13.1 Introduction . . . . . . . . . . . . . . . . . . . . . . . . . . . . . . . 149

13.2 Convexity and lower semi-continuity . . . . . . . . . . . . . . . . . . 149

13.3 Existence of saddle points . . . . . . . . . . . . . . . . . . . . . . . 152

13.4 Criteria for convexity . . . . . . . . . . . . . . . . . . . . . . . . . . 155

13.5 Partial derivatives . . . . . . . . . . . . . . . . . . . . . . . . . . . . 156

13.6 The theorems . . . . . . . . . . . . . . . . . . . . . . . . . . . . . . 158

13.7 The proofs . . . . . . . . . . . . . . . . . . . . . . . . . . . . . . . . 158

13.8 Notes and remarks . . . . . . . . . . . . . . . . . . . . . . . . . . . 161

14 Type (II) Regions 163

14.1 Introduction . . . . . . . . . . . . . . . . . . . . . . . . . . . . . . . 163

14.2 The asymptotic equation . . . . . . . . . . . . . . . . . . . . . . . . 166

14.3 Local estimates . . . . . . . . . . . . . . . . . . . . . . . . . . . . . 168

14.4 The solutions . . . . . . . . . . . . . . . . . . . . . . . . . . . . . . 172

14.5 Notes and remarks . . . . . . . . . . . . . . . . . . . . . . . . . . . 175

15 Weak Sandwich Pairs 177

15.1 Introduction . . . . . . . . . . . . . . . . . . . . . . . . . . . . . . . 177

15.2 Weak sandwich pairs . . . . . . . . . . . . . . . . . . . . . . . . . . 178

15.3 Applications . . . . . . . . . . . . . . . . . . . . . . . . . . . . . . . 184

15.4 Notes and remarks . . . . . . . . . . . . . . . . . . . . . . . . . . . 190

16 Multiple Solutions 191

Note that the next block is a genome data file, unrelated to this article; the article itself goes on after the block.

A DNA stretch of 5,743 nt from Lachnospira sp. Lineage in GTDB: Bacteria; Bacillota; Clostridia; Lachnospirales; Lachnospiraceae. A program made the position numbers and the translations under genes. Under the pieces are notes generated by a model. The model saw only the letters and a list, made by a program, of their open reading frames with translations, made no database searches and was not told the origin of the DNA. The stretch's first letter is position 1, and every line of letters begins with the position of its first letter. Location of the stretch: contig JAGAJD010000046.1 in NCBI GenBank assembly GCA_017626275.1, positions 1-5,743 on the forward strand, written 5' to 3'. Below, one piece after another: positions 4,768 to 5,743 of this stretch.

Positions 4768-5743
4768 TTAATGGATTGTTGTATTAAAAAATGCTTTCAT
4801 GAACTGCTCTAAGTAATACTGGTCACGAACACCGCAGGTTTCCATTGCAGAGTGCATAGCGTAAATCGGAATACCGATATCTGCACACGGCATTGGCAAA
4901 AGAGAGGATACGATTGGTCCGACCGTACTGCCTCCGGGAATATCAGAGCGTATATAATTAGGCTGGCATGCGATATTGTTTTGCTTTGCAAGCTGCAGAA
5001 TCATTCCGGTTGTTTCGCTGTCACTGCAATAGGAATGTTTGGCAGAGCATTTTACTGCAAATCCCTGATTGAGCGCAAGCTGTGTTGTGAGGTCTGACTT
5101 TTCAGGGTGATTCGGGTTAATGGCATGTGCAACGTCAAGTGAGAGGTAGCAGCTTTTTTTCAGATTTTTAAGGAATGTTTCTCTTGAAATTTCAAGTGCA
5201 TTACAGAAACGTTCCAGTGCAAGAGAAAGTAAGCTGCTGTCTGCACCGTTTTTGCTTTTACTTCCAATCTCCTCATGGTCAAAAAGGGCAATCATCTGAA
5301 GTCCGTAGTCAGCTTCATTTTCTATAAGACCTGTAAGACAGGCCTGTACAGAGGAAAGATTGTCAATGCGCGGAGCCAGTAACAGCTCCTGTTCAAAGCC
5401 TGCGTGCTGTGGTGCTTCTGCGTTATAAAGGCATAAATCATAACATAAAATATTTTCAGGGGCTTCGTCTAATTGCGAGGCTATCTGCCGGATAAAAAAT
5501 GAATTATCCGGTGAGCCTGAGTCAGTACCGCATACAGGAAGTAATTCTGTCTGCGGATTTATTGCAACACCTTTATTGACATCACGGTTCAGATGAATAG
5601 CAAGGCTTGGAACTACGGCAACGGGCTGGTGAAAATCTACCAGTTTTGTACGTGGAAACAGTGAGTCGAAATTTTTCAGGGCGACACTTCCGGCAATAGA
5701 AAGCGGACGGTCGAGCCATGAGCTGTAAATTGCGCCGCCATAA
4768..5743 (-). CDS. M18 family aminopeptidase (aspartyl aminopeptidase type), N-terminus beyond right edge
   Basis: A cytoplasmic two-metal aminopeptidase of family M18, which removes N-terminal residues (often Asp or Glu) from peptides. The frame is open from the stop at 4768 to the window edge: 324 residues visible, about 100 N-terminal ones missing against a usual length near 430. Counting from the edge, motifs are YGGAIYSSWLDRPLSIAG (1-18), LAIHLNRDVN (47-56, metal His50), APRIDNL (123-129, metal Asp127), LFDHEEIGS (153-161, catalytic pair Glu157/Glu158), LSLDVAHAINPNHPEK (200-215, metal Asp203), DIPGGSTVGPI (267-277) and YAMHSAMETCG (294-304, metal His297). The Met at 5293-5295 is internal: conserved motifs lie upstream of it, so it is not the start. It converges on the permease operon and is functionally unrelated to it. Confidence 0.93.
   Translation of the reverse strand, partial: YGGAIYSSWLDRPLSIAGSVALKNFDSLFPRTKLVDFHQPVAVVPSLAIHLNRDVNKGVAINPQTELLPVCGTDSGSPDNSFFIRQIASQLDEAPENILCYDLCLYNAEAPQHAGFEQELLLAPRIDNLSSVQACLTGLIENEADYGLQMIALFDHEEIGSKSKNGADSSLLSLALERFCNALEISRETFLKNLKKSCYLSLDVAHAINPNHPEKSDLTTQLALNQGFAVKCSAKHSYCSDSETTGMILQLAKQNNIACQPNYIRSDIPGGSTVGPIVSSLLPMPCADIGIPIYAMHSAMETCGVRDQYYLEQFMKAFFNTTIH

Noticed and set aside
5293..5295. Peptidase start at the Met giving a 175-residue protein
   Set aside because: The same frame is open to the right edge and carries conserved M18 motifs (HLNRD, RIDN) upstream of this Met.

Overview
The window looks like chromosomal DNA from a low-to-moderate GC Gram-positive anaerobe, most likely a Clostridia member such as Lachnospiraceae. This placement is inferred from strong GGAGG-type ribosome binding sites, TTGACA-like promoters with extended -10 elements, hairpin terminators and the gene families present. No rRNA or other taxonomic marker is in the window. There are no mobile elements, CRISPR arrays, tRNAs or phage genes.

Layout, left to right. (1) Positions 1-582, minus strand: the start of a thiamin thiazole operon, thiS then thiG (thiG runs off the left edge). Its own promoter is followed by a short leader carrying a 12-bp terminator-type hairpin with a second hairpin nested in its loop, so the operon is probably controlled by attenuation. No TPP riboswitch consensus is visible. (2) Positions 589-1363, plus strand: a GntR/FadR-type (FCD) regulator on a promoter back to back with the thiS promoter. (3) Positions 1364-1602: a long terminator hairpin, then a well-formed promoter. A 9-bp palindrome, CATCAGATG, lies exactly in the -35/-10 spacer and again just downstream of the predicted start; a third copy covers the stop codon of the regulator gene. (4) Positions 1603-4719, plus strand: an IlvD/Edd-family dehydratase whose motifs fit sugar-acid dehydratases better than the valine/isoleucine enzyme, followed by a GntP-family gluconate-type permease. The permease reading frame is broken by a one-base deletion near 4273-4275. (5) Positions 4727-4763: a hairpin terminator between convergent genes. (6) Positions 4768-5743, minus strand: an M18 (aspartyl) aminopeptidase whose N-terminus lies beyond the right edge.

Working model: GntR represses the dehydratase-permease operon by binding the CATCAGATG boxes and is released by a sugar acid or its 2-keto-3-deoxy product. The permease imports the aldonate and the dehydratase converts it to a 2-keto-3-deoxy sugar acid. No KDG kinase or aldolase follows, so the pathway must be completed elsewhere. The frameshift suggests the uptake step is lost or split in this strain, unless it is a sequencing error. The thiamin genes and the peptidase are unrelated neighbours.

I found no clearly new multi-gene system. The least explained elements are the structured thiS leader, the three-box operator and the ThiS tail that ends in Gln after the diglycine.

16.1 Introduction . . . . . . . . . . . . . . . . . . . . . . . . . . . . . . . 191

16.2 Two examples . . . . . . . . . . . . . . . . . . . . . . . . . . . . . . 191

16.3 Statement of the theorems . . . . . . . . . . . . . . . . . . . . . . . 192

16.4 Some lemmas . . . . . . . . . . . . . . . . . . . . . . . . . . . . . . 194

16.5 Local linking . . . . . . . . . . . . . . . . . . . . . . . . . . . . . . 206

16.6 The proofs . . . . . . . . . . . . . . . . . . . . . . . . . . . . . . . . 208

16.7 Notes and remarks . . . . . . . . . . . . . . . . . . . . . . . . . . . 209

x Contents

17 Second-Order Periodic Systems 213

17.1 Introduction . . . . . . . . . . . . . . . . . . . . . . . . . . . . . . . 213

17.2 Proofs of the theorems . . . . . . . . . . . . . . . . . . . . . . . . . 215

17.3 Nonconstant solutions . . . . . . . . . . . . . . . . . . . . . . . . . . 221

17.4 Notes and remarks . . . . . . . . . . . . . . . . . . . . . . . . . . . 226

Bibliography 229

Index 241

Preface

Many problems in science involve the solving of differential equations or systems of

differential equations. Moreover, many of these equations and systems come from

variational considerations involving mappings (called functionals) into the real number

system. As a simple example, consider the problem of ¬nding a solution of

u (x) = f (x, u(x)), x ∈ I = [a, b],

(1)

under the conditions

u(a) = u(b) = 0.

(2)

Assume that the function f (x, t) is continuous in I — R. The corresponding functional

is

b

[(u )2 + 2F(x, u)] d x,

G(u) =

(3)

a

where

t

f (x, s) ds.

F(x, t) :=

0

It is easy to show that u(x) is a solution of the problem (1), (2) if and only if it satis¬es

G (u) = 0.

(4)

Thus, in such cases, solutions of the equations or systems are critical points of the

corresponding functional. As a result, anyone who is interested in obtaining solutions

of the equations or systems is also interested in obtaining critical points of the corre-

sponding functionals. The latter problem is the subject of this book.